In other news

nib: nib is sponsoring the Norwood and Miraka Limited Charity Golf Tournament for a third year

Advisers on Banks survey results revealed


Cigna: multi-benefit discount campaign details

Cigna has announced a multi-benefit discount campaign for customers over 30. The discounts applies to all new Assurance Extra policies issued on or after 9 September 2020. Depending on a customer’s age and the number of qualifying benefits they choose to take up alongside their Life or Life Income Cover, the discount amount will vary. As a result, policies with multiple people may have different levels of discounts applied. Alternatively, a single policy may only have discounts applied to certain covers.

The discounts available are:

  • 3% for customers aged 30-39 who take out LIFE + one or more other qualifying benefit
  • 5% for customers aged 40+ who take out LIFE + one other qualifying benefit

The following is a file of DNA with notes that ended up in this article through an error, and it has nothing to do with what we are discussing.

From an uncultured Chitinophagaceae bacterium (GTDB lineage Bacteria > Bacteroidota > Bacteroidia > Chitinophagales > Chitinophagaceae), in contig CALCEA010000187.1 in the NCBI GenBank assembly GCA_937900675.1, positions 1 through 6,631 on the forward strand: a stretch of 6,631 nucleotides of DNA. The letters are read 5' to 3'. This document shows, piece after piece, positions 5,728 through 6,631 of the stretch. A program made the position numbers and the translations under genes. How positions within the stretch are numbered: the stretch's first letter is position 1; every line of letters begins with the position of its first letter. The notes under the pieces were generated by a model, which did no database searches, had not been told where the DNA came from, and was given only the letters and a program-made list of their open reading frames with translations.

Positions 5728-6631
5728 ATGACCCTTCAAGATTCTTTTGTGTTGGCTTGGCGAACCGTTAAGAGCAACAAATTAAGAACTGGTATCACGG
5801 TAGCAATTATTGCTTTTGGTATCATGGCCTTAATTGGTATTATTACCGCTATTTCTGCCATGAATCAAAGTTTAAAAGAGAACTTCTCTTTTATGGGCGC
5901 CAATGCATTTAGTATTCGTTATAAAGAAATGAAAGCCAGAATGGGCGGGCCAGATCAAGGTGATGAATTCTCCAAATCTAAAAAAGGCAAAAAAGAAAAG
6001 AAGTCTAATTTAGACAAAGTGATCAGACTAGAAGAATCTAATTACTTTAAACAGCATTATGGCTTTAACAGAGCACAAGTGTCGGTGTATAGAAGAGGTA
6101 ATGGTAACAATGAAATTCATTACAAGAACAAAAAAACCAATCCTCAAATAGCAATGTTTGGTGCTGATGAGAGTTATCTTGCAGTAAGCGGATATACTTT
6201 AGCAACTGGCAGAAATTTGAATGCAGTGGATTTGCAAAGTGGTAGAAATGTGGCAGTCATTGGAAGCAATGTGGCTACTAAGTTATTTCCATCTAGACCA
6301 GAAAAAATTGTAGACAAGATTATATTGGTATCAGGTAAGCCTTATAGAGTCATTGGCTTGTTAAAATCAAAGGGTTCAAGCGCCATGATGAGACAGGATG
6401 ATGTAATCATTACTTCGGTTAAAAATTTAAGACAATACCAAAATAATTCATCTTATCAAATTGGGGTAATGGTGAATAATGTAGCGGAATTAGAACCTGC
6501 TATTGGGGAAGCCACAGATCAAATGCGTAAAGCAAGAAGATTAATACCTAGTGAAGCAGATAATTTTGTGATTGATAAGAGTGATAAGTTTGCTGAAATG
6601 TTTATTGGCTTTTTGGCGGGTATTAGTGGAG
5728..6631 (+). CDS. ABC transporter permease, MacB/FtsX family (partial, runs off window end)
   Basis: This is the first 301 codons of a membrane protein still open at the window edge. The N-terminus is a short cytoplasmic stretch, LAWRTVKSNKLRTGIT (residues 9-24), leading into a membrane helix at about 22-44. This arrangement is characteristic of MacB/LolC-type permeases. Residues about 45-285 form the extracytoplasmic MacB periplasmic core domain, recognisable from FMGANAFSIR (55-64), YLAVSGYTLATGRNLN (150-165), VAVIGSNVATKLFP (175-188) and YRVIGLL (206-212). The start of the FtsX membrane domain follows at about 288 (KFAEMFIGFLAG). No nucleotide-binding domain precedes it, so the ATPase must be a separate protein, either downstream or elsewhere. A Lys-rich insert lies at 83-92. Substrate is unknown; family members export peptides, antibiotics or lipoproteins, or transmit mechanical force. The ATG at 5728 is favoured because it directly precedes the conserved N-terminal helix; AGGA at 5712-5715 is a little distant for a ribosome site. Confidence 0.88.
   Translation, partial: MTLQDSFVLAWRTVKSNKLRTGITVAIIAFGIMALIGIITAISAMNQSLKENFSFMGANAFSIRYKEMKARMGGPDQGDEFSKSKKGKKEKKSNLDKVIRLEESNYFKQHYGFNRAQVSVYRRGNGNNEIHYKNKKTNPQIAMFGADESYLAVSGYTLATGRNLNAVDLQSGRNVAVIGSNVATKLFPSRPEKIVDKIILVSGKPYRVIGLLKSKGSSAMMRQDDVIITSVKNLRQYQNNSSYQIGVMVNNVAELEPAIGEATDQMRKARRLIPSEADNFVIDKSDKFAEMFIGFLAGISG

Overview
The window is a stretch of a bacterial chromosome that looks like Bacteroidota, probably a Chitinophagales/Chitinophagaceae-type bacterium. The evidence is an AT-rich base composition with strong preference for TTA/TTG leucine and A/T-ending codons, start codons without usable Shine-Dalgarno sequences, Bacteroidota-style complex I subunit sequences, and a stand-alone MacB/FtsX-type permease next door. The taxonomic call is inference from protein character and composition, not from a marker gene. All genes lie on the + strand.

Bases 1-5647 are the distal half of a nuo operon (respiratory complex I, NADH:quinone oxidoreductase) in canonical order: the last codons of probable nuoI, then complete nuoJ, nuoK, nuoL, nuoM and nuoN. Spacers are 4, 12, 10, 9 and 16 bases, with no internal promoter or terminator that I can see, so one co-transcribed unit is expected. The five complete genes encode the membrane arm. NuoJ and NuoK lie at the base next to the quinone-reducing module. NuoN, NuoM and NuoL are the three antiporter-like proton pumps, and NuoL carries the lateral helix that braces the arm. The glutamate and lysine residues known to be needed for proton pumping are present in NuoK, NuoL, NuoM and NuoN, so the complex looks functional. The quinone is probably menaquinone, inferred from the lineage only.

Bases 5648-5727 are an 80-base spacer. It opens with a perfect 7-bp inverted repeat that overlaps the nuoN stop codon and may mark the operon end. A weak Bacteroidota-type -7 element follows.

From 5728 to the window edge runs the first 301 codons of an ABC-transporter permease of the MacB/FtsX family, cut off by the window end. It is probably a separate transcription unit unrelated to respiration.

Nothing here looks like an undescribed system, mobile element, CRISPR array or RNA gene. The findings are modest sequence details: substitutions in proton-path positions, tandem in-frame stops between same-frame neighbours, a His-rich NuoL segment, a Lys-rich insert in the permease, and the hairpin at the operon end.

• 7% for customers aged 40+ who take out LIFE + two or more other qualifying benefits

To be eligible customers must have a Life Cover in place and have a minimum sum insured amount of $200,000 and have a minimum of one qualifying cover.  Covers selected from the same group will be considered as one qualifying benefit in the discount calculations. Please refer to the table below for more details.

Selection

Benefit Group

Minimum Sum Insured

Covers that qualifies under the benefit group

Mandatory

LIFE

$200,000

Life Cover

Life Income Cover*

Optional

TRAUMA

$100,000

Trauma Cover - accelerated

Trauma Cover - standalone

COMPLETEDISABLE

$200,000

Complete Disablement Cover - accelerated

Complete Disablement Cover - standalone

MONTHLY DISABILITY

$2,000 per month

Income Cover - Agreed Value

Income Cover - Indemnity

Income Cover - Loss of Earnings

Income Cover - Loss of Earnings Ultra

Mortgage Repayment Cover

 


Partners Life update waiting period restriction on QFA, and more daily news